Over and over again, I discover how easy it is to say the right things, yet how often I must be reminded to live them.
Over and over again, I am reminded how necessary it is that I preach the Gospel to myself.
I know that I am a sinner saved by grace. I have memorized the Scriptures, including whole books of the Bible in my teen years. I have sung the songs and read the stories, and the truths that have shaped my life are settled in my soul.
There is great danger in this kind of knowing. It means that I can say all of the right words without my heart’s chords stirring to the tune of the Gospel. In my daily, ordinary, unseen, unsung life, it means that I can speak of the work of God and fail to recognize how deeply and desperately I need that work in my own life.
To make this practical, let me share a few examples. I have been reading the book of Esther; the story of kings and kingdoms, banquets and brides, feasts and fairness. In the first chapter, we read of Vashti, who refused the summons to the king’s presence. I have heard this passage taught many ways, but the simple application I received as I read was that one woman’s choice held massive implications, not just for her own relationships, but for her whole nation.
Quietly but insistently, God spoke to me:
“The choices that you make hold weight far beyond what you even realise.”
In the light of the Gospel, this means that my God is at work redeeming my poor choices and calling me to the choices that will reflect His sacrificial love.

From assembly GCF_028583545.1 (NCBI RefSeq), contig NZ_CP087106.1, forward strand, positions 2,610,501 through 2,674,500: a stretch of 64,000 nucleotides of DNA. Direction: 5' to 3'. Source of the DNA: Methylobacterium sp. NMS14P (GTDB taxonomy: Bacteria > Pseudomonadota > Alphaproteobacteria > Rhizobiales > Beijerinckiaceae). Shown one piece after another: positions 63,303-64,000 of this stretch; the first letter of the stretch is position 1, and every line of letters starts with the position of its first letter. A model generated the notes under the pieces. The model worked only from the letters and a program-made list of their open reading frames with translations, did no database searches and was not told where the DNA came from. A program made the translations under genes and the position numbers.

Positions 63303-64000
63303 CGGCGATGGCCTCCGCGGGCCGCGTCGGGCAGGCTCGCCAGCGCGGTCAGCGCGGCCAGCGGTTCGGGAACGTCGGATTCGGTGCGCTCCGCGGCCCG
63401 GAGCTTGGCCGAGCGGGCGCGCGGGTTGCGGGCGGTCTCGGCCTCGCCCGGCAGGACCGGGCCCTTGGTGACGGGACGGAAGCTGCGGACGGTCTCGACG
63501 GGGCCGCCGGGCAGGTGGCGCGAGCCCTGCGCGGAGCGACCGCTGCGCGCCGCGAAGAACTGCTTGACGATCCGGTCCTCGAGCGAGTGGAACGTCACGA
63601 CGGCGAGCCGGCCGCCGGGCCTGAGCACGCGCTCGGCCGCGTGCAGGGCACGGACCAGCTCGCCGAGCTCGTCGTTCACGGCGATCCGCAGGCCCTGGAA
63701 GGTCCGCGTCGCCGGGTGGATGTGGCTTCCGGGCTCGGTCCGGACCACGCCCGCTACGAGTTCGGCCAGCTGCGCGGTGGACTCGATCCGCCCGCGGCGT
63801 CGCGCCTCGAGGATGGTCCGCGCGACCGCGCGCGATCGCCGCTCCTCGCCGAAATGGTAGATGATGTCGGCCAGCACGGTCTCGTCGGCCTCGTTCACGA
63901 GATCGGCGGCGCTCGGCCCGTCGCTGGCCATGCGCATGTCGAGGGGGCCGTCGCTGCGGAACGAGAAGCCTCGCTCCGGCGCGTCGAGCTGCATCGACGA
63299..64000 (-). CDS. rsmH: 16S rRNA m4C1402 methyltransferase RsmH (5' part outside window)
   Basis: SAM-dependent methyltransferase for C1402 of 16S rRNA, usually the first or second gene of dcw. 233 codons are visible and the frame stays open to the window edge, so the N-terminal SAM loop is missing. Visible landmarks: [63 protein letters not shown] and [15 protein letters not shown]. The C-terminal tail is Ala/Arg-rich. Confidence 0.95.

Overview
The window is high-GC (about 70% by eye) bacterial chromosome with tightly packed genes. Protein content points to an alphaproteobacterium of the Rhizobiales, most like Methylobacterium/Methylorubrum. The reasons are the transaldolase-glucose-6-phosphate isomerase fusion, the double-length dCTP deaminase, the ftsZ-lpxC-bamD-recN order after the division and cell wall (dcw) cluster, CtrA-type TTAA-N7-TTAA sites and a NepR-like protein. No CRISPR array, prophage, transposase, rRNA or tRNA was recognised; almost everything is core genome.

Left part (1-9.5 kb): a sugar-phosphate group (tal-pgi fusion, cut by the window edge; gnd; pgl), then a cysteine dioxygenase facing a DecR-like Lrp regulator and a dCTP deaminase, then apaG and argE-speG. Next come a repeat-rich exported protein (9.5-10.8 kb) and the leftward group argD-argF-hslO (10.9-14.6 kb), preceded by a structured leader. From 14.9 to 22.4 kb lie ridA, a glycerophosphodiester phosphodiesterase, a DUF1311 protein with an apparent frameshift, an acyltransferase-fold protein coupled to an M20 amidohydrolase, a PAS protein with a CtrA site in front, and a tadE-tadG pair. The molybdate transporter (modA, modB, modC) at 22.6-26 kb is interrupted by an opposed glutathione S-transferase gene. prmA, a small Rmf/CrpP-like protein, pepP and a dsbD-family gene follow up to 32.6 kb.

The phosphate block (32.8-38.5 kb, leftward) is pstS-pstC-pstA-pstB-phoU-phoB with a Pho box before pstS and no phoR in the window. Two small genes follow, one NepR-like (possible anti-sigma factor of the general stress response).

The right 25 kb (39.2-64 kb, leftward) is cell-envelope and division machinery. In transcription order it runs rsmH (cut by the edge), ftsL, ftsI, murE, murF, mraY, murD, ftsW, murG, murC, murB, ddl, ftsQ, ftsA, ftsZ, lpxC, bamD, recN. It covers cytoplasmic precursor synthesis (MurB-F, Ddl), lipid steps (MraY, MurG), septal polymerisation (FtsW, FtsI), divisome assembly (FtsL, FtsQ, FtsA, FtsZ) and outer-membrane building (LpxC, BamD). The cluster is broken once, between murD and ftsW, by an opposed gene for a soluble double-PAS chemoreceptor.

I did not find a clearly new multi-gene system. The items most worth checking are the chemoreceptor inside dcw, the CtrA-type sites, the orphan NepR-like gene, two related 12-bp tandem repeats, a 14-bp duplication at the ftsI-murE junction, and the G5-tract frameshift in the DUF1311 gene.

Practically, this means that I must recognize, in light of the Gospel, that some of my choices will be the ones that must be redeemed. I am a sinner, eternally saved by grace.
It is far easier for me to tell others that their sins are ransomed and redeemed than to examine the ugly reality of my own poor choices. And yet…I am continually discovering my own faults and failings.
To choose another example, for years I have told teenage girls to wait to share their hearts to the one who is God’s best.
Until I fell in love myself and couldn’t figure out how to release that love for over a year. It is easy to say that I should give God my love life. It’s much harder to actually surrender what I desire. It is in light of these failures that the glory of the Gospel becomes ever more radiant. Although I know this is not true, I sometimes imagine that I have earned the relentless love of God. Preaching the Gospel to myself reminds me that every good gift in my life is an act of grace.
In subtle ways, I tend to package grace.
In my life, grace unwrapped looks like the gift it always has been: The unearned favor of a God who gave us a garden and the joy of His presence. In my life, redemption unfolded looks like the tree that springs forth with life from what seems bitter, the cross that carried the death of God Himself that He might live again, the hope that the only true King walked in humility; so that He could live in victory forever.
When I preach the Gospel to myself, I rediscover the wonder, the mystery, the radical awe of a triune God who is Father, Saviour, and Spirit. I re-engage with a love that precedes history and stretches past one trillion tomorrows.
When I preach the Gospel to myself, the story is no longer about me. I am so glad that there is a true and better hero. All of heaven sings His name.